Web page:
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The Effects of Permanent Technology Shocks on Labour Productivity and Hours in the RBC Model

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  • Lindé, Jesper

Abstract

Recent work on the effects of permanent technology shocks argue that the basic RBC model cannot account for a negative correlation between hours worked and labour productivity. In this Paper, I show that this conjecture is not necessarily correct. In the basic RBC model, I find that hours worked fall and labour productivity rises after a positive permanent technology shock once one allows for the possibility that the process for the permanent technology shock is persistent in growth rates. A more serious limitation of the RBC model is its inability to generate a persistent rise in hours worked after a positive permanent technology shock along with a rise in labour productivity that are in line with what the data suggests.

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Bibliographic Info

Paper provided by C.E.P.R. Discussion Papers in its series CEPR Discussion Papers with number 4827.

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Date of creation: Jan 2005
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Handle: RePEc:cpr:ceprdp:4827

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Keywords: hours worked per capita; labour productivity; permanent technology shocks; real business cycle model; vector autoregressions;

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References

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  1. Bruce E. Hansen, 1995. "Rethinking the Univariate Approach to Unit Root Testing: Using Covariates to Increase Power," Boston College Working Papers in Economics 300., Boston College Department of Economics.
  2. Jordi Gali, 1996. "Technology, Employment, and the Business Cycle: Do Technology Shocks Explain Aggregate Fluctuations," NBER Working Papers 5721, National Bureau of Economic Research, Inc.
  3. Gary D. Hansen & Edward C. Prescott, 1992. "Recursive methods for computing equilibria of business cycle models," Discussion Paper / Institute for Empirical Macroeconomics 36, Federal Reserve Bank of Minneapolis.
  4. Lawrence J. Christiano & Martin Eichenbaum & Robert Vigfusson, 2003. "What Happens After a Technology Shock?," NBER Working Papers 9819, National Bureau of Economic Research, Inc.
  5. Lawrence J. Christiano & Martin Eichenbaum & Robert Vigfusson, 2004. "The Response of Hours to a Technology Shock: Evidence Based on Direct Measures of Technology," NBER Working Papers 10254, National Bureau of Economic Research, Inc.
  6. Jonas D. M. Fisher, 2002. "Technology shocks matter," Working Paper Series WP-02-14, Federal Reserve Bank of Chicago.
  7. Julio J. Rotemberg, 2003. "Stochastic Technical Progress, Smooth Trends, and Nearly Distinct Business Cycles," American Economic Review, American Economic Association, vol. 93(5), pages 1543-1559, December.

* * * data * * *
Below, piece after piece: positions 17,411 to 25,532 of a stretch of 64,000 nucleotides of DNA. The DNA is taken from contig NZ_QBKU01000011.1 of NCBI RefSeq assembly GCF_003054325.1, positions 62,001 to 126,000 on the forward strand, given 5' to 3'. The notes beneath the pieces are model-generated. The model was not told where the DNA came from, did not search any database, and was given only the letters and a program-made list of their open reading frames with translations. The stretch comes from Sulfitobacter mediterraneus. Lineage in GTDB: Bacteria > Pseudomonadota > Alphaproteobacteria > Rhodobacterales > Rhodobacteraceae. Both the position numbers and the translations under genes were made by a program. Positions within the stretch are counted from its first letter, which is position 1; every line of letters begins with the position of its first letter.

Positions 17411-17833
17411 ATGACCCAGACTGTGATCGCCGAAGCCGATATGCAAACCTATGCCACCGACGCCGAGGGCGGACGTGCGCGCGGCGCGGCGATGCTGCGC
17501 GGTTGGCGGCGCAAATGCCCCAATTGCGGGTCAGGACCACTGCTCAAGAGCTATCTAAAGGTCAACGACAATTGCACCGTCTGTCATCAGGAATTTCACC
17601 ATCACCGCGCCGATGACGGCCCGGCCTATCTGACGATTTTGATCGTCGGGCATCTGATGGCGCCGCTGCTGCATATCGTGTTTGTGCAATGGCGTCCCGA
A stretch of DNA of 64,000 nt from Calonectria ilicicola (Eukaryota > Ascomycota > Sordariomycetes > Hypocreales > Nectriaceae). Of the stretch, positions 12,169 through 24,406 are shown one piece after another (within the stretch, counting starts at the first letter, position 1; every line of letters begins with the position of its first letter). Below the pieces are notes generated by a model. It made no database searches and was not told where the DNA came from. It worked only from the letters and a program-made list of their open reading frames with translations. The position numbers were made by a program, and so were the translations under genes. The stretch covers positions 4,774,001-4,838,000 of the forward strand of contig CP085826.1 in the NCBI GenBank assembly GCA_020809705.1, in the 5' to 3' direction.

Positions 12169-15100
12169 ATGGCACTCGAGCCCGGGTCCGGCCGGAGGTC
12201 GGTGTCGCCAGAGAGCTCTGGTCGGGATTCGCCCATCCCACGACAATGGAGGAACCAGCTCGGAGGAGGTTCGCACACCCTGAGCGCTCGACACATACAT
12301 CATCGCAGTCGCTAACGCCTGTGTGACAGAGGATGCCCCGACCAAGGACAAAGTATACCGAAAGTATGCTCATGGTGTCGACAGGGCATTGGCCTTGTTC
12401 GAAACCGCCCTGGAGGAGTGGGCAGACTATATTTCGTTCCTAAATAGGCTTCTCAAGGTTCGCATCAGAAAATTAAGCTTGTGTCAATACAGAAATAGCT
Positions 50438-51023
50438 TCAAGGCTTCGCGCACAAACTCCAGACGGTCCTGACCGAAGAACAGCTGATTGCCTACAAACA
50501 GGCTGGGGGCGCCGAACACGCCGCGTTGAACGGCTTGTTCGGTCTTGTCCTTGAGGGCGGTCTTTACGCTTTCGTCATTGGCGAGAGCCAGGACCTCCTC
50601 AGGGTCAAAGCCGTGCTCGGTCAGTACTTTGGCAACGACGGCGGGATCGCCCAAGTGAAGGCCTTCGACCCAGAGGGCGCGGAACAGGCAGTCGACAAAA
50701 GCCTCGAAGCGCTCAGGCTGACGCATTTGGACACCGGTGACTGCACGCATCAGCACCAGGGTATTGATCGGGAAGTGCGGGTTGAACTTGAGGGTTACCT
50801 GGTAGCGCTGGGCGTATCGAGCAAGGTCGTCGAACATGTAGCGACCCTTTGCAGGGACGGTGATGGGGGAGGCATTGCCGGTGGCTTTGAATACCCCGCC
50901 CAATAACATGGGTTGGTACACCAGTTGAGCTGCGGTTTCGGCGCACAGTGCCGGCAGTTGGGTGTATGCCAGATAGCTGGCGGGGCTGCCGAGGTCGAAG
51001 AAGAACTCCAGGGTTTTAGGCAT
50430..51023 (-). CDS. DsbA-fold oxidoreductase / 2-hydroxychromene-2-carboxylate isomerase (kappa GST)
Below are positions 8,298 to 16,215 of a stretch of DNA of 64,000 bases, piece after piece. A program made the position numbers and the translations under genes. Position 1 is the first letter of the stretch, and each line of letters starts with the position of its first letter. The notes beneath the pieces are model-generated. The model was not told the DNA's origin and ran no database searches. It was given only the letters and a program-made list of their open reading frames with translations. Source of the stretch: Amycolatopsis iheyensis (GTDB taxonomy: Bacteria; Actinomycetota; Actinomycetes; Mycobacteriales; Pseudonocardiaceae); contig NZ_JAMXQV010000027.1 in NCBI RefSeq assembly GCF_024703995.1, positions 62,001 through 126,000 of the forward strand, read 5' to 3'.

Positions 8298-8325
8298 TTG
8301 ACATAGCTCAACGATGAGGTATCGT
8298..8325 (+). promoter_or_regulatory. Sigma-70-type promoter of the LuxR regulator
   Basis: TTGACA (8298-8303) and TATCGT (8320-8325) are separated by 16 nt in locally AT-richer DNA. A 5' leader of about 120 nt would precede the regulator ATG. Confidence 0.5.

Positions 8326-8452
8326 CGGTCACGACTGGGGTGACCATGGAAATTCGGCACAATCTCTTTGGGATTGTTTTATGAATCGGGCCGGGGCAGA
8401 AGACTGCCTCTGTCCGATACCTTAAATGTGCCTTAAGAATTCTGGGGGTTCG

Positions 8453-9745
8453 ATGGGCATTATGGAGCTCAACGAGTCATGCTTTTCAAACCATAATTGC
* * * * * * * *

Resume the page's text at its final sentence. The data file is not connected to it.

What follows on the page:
8. repec:cup:etheor:v:11:y:1995:i:5:p:1148-71 is not listed on IDEAS
  9. Christopher Erceg & Luca Guerrieri & Christopher Gust, 2004. "Can long-run restrictions identify technology shocks?," International Finance Discussion Papers 792, Board of Governors of the Federal Reserve System (U.S.).
  10. Rotemberg, Julio J & Woodford, Michael, 1996. "Real-Business-Cycle Models and the Forecastable Movements in Output, Hours, and Consumption," American Economic Review, American Economic Association, vol. 86(1), pages 71-89, March.
  11. Hansen, Gary D., 1985. "Indivisible labor and the business cycle," Journal of Monetary Economics, Elsevier, vol. 16(3), pages 309-327, November.
  12. Rodolfo E. Manuelli, 2000. "Technological Change, the Labor Market and the Stock Market," NBER Working Papers 8022, National Bureau of Economic Research, Inc.
  13. Hairault, Jean-Olivier & Langot, François & Portier, Franck, 1996. "Time to implement and aggregate fluctuations," CEPREMAP Working Papers (Couverture Orange) 9606, CEPREMAP.
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Cited by:
  1. Peter N. Ireland, 2009. "On the Welfare Cost of Inflation and the Recent Behavior of Money Demand," American Economic Review, American Economic Association, vol. 99(3), pages 1040-52, June.
  2. Mandelman, Federico S & Zanetti, Francesco, 2010. "Technology shocks, employment and labour market frictions," Bank of England working papers 390, Bank of England.
  3. Peter Ireland & Scott Schuh, 2008. "Productivity and U.S. Macroeconomic Performance: Interpreting the Past and Predicting the Future with a Two-Sector Real Business Cycle Model," Review of Economic Dynamics, Elsevier for the Society for Economic Dynamics, vol. 11(3), pages 473-492, July.
  4. Zheng Liu & Louis Phaneuf, 2004. "What Explains the Effects of Technology Shocks on Labor Market Dynamics?," Emory Economics 0414, Department of Economics, Emory University (Atlanta).
  5. Ashoka Mody & Franziska Ohnsorge, 2007. "Can Domestic Policies Influence Inflation?," IMF Working Papers 07/257, International Monetary Fund.
  6. Park, Kangwoo, 2012. "Employment responses to aggregate and sectoral technology shocks," Journal of Macroeconomics, Elsevier, vol. 34(3), pages 801-821.

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